How can I map out the elevations between two cities?
July 8, 2011 11:21 AM   Subscribe

How steep are the roads between Albuquerque, NM; Gallup, NM; Zion National Park, UT; Las Vegas, NV; Yosemite National Park, CA; and San Jose, CA?

I'm in the middle of a roadtrip with some friends. Our car, a little Honda, is pretty loaded down with stuff since one of us is moving with all their worldly possessions. We were thinking of picking up one of our friends along the way, but we're concerned about the steepness of the roads in the latter half of our trip, particularly as we go across whatever mountainous regions are out west. We've been driving up some slight ascents (from NC to New Orleans) and the car has strained up them, but we're survived. Can someone figure out a way to map our trip to see if there are any ridiculously steep ascents between the cities I posted above? We're planning on taking the major freeways that are direct between the cities. Will our car just throw up its hands and die with an extra medium-sized passenger and his small bag of stuff? I've tried looking up tools for mapping elevations between routes, but no luck. Thanks for any help whatsoever!
posted by jng to Travel & Transportation (6 answers total)
Best answer: To answer your question about ascents, you could map your trip using one of the mapmyx sites (i.e. mapmyride), that will give you climb info, and will even rate it on a scale of 1-5.
posted by effigy at 11:38 AM on July 8, 2011

Best answer: vegas to yosemite, presumably from east to west will go over Tioga pass is pretty steep. Its also amazingly beautiful. If you really think its going to die, you could go via Truckee via Reno, or around the south but those both suck compared to going through Yosemite. The rest of the roads should be smooth sailing.
posted by H. Roark at 11:39 AM on July 8, 2011

Best answer: I can tell you from experience that Albuquerque -> Gallup is not terribly steep if you are taking I-40. The altitude is decently high, 7500' at the divide. It's a long, slow climb.
posted by Mister Fabulous at 12:16 PM on July 8, 2011

There are a few hills closer to Gallup, from Albuquerque.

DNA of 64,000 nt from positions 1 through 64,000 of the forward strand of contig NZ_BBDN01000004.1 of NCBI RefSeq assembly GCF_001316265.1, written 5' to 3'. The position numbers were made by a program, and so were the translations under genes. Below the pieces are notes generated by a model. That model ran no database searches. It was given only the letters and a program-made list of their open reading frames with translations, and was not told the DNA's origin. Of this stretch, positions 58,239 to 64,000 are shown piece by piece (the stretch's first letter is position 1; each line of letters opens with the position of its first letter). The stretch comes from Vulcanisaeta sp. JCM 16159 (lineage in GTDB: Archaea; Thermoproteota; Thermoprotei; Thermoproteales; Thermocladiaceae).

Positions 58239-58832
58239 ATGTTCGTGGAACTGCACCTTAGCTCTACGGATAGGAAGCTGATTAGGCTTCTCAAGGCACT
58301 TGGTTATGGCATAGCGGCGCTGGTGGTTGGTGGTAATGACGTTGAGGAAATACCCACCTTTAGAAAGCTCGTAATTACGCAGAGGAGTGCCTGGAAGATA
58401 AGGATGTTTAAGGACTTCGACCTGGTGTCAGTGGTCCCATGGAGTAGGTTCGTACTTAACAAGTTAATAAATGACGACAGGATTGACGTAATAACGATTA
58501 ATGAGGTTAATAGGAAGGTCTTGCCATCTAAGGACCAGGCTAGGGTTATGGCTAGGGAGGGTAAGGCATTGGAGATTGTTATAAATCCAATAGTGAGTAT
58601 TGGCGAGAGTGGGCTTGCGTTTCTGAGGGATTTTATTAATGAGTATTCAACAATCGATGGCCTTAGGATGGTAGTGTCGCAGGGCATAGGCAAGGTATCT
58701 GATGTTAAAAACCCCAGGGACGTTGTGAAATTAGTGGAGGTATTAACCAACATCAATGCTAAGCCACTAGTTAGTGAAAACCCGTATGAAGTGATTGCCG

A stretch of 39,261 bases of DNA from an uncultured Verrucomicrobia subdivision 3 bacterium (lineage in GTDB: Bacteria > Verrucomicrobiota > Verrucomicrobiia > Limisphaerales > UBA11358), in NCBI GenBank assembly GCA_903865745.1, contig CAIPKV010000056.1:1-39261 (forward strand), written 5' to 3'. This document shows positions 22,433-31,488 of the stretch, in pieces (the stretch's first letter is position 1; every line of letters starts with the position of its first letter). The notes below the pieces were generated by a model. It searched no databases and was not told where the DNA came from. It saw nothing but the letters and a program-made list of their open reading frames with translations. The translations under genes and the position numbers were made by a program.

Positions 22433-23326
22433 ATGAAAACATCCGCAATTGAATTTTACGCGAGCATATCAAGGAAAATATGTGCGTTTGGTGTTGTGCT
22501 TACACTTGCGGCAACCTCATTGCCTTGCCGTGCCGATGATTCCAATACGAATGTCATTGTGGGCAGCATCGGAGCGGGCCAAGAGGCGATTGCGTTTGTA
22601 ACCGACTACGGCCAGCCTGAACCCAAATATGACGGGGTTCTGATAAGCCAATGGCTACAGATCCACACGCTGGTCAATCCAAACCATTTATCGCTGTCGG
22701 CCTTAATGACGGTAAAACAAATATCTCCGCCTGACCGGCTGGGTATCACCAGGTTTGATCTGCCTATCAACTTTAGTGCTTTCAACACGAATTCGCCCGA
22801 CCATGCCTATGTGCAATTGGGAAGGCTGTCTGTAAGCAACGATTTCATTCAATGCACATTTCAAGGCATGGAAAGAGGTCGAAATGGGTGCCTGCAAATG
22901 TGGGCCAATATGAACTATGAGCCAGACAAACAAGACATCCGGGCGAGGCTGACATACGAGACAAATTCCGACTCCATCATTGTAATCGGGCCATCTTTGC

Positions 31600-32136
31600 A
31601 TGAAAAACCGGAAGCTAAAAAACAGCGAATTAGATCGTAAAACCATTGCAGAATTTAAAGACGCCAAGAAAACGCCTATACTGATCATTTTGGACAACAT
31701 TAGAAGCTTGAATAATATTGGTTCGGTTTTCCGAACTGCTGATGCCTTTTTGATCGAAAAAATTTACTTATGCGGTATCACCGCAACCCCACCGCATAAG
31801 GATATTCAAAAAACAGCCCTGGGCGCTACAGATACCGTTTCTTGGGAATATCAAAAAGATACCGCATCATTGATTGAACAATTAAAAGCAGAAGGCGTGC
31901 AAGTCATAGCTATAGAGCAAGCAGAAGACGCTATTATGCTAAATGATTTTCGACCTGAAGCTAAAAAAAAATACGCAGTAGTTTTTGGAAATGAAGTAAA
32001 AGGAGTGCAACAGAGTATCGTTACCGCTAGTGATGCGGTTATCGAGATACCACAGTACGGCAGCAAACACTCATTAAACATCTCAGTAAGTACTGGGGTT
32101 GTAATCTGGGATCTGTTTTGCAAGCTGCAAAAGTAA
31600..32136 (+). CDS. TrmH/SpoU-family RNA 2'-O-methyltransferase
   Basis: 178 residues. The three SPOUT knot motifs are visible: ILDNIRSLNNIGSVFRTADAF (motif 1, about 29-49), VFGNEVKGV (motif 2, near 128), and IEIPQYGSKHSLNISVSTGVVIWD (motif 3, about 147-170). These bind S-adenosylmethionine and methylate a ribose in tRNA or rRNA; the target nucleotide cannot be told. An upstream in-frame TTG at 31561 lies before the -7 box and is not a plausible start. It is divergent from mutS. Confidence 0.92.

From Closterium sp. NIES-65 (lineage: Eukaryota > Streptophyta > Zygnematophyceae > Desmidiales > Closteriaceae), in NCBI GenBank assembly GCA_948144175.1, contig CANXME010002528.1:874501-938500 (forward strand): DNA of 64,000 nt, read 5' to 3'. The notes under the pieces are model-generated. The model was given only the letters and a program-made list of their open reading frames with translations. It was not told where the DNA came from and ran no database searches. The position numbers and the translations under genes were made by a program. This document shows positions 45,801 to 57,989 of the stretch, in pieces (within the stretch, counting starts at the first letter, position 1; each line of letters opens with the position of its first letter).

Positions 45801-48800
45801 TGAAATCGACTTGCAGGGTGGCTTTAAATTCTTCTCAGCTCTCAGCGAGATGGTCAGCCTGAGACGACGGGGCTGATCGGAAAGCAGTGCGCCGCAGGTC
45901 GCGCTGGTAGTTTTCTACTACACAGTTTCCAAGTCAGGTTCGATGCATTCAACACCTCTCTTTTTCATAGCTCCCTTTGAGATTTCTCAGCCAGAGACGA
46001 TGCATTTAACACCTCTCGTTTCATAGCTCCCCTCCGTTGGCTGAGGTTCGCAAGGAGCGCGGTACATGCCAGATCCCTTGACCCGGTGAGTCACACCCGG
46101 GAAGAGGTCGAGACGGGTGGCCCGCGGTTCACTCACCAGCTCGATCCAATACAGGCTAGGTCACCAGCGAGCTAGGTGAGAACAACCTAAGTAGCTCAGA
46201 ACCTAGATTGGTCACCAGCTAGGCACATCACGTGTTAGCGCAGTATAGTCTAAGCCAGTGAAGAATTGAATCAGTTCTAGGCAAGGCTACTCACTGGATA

posted by annsunny at 1:12 PM on July 8, 2011

Or you could take the southern route, going through Yuma to San Diego, then North.
posted by SLC Mom at 1:24 PM on July 8, 2011

Best answer: I did a route similar to this last summer--I did San Diego to Yellowstone, essentially--with all my worldly goods in an elderly Corolla.

What's worth mentioning is that you have to factor in whether or not the altitude increases gradually. That is, if a road suddenly climbs from 2000' to 7000' and back down to 3000' again in all of five miles, that's a much different concern than a slow climb to 7000' over twenty or fifty miles. I could do one in my car (the long, slow gain) but the other (quick, up and down) meant my car was straining quite a bit at freeway speeds. So when you look at the maps, look at that aspect in particular.

I used AAA, if any of you have the service, to get a free TripTik (um, it's an old fashioned map that just covers the areas you're interested in) and it was super helpful. You can stop at any AAA on your route and they should be able to help you. I just checked my TripTik from that cross-country trip and it does indeed note elevation of mountains nearby--very helpful to get a general idea of the elevation of an area! My agent also specifically advised against one route--the Sawtooth Mountains in Yellowstone--because of altitude concerns.

FYI, I had no problem leaving the A/C on during those mountain climbs, even though my car is so underpowered that turning the A/C on at all causes it to lose 5 mph no matter where I'm driving.
posted by librarylis at 3:02 PM on July 8, 2011

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